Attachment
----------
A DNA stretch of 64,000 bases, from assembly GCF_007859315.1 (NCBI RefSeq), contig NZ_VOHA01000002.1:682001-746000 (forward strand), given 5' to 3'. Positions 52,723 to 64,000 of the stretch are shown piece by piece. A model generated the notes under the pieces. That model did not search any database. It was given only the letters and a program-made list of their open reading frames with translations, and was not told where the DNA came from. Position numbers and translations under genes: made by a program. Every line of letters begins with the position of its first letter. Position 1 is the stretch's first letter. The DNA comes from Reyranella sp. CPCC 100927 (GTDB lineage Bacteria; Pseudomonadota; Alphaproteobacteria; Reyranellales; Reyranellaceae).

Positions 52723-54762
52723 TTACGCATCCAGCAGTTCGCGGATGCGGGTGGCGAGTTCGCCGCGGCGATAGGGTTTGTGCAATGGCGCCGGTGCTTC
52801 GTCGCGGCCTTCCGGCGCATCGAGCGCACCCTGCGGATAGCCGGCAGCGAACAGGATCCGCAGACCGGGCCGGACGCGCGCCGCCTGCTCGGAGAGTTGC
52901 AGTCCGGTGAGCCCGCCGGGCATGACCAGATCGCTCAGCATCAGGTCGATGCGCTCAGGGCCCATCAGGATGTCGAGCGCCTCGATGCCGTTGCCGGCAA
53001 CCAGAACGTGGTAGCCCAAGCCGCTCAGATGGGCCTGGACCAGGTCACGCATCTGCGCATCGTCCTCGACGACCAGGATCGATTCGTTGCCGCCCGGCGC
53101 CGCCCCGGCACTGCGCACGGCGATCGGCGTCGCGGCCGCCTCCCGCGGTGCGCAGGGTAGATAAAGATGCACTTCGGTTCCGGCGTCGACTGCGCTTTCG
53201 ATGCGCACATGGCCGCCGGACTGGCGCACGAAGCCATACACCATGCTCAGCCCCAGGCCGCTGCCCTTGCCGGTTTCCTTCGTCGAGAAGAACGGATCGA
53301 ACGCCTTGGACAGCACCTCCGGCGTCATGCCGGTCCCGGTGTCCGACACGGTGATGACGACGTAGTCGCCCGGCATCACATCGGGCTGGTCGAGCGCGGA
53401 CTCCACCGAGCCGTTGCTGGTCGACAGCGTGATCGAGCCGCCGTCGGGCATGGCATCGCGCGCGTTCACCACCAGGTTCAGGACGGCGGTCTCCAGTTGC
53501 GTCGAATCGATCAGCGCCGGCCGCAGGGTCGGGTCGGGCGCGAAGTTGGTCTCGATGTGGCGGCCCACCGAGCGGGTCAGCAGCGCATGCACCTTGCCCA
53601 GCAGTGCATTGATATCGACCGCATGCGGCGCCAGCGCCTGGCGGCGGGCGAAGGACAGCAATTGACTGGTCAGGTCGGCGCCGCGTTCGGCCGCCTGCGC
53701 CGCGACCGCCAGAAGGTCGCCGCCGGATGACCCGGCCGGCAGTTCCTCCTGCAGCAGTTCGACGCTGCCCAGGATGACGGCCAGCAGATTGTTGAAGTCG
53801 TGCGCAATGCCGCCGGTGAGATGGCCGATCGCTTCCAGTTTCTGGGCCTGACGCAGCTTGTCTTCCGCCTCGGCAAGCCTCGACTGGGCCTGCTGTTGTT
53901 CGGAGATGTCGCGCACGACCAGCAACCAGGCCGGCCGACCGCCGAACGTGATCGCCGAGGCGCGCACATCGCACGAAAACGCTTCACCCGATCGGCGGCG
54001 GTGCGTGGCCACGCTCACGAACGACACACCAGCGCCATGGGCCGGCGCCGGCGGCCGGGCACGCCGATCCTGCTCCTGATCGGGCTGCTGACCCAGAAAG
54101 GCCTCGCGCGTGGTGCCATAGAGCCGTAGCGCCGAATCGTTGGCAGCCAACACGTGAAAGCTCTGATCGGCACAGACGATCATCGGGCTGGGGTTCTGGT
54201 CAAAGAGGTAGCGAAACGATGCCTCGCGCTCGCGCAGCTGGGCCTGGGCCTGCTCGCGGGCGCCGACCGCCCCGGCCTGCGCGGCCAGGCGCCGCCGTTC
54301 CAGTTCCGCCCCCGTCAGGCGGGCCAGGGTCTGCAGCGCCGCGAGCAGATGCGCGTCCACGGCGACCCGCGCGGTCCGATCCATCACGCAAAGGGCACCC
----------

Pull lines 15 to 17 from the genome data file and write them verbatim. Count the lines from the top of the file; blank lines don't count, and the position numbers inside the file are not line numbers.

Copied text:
53901 CGGAGATGTCGCGCACGACCAGCAACCAGGCCGGCCGACCGCCGAACGTGATCGCCGAGGCGCGCACATCGCACGAAAACGCTTCACCCGATCGGCGGCG
54001 GTGCGTGGCCACGCTCACGAACGACACACCAGCGCCATGGGCCGGCGCCGGCGGCCGGGCACGCCGATCCTGCTCCTGATCGGGCTGCTGACCCAGAAAG
54101 GCCTCGCGCGTGGTGCCATAGAGCCGTAGCGCCGAATCGTTGGCAGCCAACACGTGAAAGCTCTGATCGGCACAGACGATCATCGGGCTGGGGTTCTGGT